In her current work, Payne pulls from her intersecting experiences—as a justice-involved woman, as a mother, and in the arts—to mentor and connect meaningfully with the young people she teaches.

Listen to the 40-minute conversation on our Works of Justice podcast:

Click here to access the transcript or listen on Apple Podcasts Spotify Google Play

Advocacy, Action and Resource Round-Up


  • Visit We Got Us Now and sign their petition, “#ProtectOurParents: COVID-19 VIRUS: Children of Incarcerated Parents Demand Action to Protect Our Parents Behind Bars.”

  • Check out the vast collection of books on the issue of children of incarcerated parents from directly impacted authors, researchers, and those most interested in putting an end to mass incarceration, also on We Got Us Now’s website.
  • Learn about and support Alliance of Families for Justice, an organization whose mission is to empower and mobilize families and individuals impacted by the criminal justice system.
  • Learn about and volunteer with Hope House, which strengthens families and relational bonds between incarcerated parents (primarily fathers) and their children and seeks to reduce the isolation, shame, stigma, and risk association with incarceration.
  • Learn about and support The Messages Project, a nonprofit organization that enables children of incarcerated parents to maintain and rebuild relationships with their mothers and fathers.
  • Learn about and support Worth Rises, an advocacy organization dedicated to dismantling the prison industry and its economic exploitation of families with incarcerated loved ones.


  • Identify and support your local organizations, such as The Osborne Association in New York, that support families with incarcerated loved ones.


  • Contact your representatives, urging them to cosponsor H.R. 6389, the Martha Wright Prison Phone Justice Act, which provides caps for rates of communication services in confinement facilities.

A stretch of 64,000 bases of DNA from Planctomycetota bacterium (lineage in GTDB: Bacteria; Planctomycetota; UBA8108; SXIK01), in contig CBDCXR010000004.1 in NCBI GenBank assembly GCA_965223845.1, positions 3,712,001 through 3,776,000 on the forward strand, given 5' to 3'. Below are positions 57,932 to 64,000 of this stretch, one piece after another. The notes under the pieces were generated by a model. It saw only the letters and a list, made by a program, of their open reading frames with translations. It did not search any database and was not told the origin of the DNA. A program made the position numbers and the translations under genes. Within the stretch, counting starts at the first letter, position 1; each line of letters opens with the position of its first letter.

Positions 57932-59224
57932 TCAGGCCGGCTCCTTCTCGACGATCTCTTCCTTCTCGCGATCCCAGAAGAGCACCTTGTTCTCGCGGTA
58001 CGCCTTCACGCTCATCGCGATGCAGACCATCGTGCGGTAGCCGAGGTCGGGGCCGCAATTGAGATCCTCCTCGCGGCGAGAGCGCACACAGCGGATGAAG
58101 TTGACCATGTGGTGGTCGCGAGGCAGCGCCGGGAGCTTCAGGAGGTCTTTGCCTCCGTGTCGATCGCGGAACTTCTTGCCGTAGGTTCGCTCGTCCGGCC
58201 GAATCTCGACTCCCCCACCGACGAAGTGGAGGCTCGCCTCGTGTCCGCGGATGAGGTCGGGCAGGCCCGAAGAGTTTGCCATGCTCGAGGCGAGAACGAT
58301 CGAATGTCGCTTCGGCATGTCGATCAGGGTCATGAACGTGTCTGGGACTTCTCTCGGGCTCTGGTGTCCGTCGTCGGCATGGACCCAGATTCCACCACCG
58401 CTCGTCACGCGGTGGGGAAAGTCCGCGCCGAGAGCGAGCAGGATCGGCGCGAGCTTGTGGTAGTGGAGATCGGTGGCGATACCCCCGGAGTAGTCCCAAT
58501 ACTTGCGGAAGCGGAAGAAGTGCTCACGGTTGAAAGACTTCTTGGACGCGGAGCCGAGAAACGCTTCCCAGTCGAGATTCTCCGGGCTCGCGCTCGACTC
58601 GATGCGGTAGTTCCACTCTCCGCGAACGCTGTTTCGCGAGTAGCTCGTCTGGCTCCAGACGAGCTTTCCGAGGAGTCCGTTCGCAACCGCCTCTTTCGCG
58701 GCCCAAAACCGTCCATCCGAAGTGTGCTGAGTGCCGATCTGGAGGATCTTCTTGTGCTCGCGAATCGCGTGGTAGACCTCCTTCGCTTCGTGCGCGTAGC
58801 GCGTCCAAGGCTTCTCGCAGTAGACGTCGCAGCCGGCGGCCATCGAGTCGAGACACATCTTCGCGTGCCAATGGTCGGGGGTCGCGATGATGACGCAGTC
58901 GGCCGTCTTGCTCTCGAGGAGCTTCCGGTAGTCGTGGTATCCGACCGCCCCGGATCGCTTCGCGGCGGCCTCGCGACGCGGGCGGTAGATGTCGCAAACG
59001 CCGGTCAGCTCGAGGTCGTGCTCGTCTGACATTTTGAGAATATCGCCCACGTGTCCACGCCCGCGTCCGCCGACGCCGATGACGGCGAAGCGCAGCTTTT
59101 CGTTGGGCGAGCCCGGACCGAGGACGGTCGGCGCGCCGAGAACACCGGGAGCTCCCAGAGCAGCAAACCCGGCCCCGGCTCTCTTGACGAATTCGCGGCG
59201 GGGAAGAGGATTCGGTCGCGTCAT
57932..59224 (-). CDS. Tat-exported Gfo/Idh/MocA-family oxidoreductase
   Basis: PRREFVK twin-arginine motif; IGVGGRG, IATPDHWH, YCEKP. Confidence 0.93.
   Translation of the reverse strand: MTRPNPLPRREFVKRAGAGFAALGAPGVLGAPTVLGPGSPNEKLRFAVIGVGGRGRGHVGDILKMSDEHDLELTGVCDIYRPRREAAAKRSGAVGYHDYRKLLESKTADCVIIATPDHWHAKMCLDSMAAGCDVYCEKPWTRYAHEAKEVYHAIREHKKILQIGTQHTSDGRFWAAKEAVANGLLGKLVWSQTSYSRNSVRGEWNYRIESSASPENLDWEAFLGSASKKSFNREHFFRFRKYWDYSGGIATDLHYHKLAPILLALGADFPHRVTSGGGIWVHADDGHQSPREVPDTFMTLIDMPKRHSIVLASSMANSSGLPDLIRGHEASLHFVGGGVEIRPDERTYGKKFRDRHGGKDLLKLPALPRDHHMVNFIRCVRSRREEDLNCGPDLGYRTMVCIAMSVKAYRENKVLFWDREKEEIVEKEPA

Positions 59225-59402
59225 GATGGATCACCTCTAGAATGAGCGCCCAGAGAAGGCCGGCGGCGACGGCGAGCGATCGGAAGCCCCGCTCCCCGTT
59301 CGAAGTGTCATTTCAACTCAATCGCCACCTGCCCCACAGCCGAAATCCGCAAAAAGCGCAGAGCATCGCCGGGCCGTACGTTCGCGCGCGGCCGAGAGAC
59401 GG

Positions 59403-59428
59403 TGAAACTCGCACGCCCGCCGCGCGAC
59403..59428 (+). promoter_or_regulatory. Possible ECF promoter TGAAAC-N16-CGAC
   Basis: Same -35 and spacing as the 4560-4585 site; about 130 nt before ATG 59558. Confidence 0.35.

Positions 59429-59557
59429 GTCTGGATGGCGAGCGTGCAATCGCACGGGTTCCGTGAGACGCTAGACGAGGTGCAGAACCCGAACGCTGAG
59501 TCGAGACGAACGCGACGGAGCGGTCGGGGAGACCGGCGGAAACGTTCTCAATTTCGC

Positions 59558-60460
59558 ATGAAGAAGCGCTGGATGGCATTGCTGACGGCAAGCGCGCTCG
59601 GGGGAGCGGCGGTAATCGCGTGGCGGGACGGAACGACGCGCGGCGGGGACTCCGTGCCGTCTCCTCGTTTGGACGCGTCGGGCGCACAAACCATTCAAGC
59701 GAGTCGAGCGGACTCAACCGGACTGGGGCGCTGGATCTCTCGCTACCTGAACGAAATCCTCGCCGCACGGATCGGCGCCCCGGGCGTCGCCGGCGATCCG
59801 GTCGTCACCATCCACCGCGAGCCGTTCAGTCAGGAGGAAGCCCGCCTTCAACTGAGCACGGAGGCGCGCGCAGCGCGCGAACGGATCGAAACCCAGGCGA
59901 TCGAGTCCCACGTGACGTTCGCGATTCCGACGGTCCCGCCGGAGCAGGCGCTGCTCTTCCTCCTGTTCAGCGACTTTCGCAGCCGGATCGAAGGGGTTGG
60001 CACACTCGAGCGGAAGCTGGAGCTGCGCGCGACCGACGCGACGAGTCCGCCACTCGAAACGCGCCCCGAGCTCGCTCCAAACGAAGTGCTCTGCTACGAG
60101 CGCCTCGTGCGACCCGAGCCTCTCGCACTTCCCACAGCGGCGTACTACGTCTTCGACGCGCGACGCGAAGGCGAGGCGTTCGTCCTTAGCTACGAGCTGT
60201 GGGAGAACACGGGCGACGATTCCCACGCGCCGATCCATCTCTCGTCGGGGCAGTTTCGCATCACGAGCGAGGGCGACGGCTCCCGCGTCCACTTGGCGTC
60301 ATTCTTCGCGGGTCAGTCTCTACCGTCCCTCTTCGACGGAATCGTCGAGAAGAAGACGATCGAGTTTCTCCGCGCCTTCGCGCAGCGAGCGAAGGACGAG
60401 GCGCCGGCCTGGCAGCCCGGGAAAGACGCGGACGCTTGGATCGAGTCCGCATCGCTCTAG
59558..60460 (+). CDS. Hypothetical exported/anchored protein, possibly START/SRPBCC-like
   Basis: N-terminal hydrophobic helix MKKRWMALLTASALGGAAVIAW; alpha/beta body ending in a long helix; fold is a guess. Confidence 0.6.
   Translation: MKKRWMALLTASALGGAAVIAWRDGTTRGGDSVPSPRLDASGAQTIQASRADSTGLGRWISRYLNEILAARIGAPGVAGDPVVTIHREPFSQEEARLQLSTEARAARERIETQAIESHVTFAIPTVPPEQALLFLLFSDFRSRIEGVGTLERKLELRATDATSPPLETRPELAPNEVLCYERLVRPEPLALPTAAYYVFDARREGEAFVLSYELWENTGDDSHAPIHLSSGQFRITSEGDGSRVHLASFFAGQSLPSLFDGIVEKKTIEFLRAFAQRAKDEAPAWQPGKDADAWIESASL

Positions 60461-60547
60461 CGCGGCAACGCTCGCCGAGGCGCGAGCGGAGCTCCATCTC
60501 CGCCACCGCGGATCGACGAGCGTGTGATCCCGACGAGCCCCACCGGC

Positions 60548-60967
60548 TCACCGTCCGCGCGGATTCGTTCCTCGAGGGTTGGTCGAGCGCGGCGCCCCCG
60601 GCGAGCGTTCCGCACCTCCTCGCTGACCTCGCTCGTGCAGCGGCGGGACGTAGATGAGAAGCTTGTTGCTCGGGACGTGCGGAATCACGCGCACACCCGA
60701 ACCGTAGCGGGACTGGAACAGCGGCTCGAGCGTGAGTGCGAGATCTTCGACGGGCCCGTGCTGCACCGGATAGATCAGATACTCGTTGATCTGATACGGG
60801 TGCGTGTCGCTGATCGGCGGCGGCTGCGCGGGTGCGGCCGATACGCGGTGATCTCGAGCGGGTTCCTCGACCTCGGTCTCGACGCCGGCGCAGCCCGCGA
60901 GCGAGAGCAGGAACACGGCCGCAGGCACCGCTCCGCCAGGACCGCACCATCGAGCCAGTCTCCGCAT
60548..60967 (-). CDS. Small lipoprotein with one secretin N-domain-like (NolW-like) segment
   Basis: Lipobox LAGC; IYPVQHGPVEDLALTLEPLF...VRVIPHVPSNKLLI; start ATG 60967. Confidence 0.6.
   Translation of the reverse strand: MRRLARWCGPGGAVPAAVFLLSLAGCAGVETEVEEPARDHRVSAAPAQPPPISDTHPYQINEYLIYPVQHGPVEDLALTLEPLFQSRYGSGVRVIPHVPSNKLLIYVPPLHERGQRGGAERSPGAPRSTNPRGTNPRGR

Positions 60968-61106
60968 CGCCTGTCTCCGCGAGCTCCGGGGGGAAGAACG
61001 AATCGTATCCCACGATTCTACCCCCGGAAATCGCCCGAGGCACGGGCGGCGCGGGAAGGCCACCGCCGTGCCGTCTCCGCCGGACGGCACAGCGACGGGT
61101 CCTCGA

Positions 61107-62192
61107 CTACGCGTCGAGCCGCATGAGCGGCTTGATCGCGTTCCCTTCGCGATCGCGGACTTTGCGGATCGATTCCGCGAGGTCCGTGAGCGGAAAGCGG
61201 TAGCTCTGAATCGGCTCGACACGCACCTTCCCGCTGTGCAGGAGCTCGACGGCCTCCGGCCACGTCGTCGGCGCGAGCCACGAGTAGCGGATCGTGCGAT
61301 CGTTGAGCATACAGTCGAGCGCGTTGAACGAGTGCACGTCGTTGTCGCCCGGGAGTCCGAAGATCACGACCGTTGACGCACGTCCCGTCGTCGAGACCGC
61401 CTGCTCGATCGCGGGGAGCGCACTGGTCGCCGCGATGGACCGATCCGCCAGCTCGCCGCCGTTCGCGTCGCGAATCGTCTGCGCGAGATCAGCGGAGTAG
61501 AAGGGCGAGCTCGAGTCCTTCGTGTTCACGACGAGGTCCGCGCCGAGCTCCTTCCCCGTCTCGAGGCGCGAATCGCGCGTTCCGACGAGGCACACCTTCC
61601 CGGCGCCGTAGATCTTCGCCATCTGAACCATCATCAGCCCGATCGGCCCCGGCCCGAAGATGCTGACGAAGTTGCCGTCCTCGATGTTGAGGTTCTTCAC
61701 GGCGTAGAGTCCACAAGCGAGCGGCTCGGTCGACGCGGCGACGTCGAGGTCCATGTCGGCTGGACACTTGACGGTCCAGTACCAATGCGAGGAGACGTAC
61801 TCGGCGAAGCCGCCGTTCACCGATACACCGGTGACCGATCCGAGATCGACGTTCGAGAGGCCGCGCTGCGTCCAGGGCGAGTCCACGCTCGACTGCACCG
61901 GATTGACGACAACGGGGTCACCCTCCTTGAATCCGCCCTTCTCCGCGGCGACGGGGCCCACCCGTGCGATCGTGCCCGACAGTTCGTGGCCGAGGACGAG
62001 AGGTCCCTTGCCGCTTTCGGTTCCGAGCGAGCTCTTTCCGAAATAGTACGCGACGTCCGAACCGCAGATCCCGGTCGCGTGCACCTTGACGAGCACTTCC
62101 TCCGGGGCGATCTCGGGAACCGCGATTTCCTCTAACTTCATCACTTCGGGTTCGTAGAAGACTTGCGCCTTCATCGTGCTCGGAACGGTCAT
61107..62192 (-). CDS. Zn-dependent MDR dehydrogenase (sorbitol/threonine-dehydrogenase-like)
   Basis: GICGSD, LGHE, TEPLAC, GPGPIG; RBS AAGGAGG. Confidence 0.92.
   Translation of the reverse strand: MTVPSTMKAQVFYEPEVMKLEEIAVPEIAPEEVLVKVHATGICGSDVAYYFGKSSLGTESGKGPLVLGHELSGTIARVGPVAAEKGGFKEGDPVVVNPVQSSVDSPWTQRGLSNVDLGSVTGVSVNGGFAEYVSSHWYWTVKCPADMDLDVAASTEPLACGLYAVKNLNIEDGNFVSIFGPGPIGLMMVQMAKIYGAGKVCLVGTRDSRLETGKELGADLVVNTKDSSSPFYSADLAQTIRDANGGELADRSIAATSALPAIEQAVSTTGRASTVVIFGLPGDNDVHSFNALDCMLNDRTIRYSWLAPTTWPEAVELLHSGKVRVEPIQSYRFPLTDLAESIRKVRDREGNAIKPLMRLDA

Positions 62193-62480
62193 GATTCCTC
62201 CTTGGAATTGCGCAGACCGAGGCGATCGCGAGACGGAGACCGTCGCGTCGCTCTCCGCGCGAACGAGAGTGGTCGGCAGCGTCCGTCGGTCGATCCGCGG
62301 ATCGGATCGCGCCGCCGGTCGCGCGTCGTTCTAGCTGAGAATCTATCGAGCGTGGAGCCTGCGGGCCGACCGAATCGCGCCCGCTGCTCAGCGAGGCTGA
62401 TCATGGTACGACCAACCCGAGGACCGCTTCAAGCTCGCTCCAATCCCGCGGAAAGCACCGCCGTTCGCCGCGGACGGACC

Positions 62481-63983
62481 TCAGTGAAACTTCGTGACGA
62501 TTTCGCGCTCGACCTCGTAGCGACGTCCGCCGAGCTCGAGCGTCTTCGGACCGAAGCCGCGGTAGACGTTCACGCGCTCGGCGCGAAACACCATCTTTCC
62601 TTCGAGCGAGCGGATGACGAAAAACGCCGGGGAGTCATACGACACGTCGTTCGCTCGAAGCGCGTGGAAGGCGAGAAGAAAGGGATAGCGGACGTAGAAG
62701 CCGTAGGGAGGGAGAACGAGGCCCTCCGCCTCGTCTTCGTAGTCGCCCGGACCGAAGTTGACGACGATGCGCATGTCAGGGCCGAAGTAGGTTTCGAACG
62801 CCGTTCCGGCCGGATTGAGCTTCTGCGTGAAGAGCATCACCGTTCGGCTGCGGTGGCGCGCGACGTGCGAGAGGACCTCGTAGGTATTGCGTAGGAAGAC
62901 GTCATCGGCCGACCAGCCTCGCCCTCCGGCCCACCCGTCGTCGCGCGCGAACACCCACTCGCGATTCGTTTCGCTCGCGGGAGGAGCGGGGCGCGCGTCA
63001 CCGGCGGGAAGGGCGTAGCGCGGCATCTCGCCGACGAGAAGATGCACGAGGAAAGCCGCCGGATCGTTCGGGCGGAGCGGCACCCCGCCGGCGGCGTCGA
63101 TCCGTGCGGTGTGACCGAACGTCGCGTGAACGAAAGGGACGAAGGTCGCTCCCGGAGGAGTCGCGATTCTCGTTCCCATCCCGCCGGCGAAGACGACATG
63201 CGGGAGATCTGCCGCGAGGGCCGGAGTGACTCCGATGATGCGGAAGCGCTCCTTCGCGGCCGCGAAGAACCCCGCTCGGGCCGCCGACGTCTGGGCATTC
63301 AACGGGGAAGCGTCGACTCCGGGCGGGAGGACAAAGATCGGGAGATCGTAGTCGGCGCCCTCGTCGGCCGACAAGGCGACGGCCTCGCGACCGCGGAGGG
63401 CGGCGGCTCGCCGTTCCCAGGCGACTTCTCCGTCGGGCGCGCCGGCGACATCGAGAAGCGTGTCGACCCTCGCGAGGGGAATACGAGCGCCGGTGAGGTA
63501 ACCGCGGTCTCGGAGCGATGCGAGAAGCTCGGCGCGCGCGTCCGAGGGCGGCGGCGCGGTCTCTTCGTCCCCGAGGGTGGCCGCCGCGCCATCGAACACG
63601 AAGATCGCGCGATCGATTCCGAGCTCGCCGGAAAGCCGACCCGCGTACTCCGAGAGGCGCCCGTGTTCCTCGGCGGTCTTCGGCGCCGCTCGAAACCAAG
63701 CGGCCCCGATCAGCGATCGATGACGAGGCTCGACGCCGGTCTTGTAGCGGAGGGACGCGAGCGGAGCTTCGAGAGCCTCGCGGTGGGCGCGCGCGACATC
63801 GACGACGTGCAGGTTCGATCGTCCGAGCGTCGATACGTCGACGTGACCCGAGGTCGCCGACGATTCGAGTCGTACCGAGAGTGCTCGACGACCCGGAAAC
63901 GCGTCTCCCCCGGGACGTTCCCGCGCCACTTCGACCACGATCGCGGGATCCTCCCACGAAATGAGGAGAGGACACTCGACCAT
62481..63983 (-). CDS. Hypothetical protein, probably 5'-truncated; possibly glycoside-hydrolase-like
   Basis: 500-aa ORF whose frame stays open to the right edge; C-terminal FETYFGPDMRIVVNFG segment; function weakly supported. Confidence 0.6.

• Contact your representatives, urging them to cosponsor H.R. 3795, the Second Look Act, allowing incarcerated individuals to petition a Federal court for a second look at sentences longer than 10 years.

  • Contact your representatives, urging them to cosponsor H.R. 7718, the Protecting the Health and Wellness of Babies and Pregnant Women in Custody Act.

  • Sign We Got Us Now’s petition by children of incarcerated parents, an open letter to the federal and state officials demanding urgent action to protect their parents behind bars.
  • In New York State:

    • Contact your state officials and urge them to co-sponsor A5942 and S731A, the Visiting Bus Bill, that would reinstate the free visit buses providing children and families with bimonthly free transportation to New York State prisons.
    • Contact your state officials and urge them to co-sponsor A2483 and S2698, the Codification of In-Person Visiting Bill, that would support the legislative codification of in-person visits in New York State prisons and county jails, ensuring that in-person visits will never be taken away from a child when their parent is incarcerated.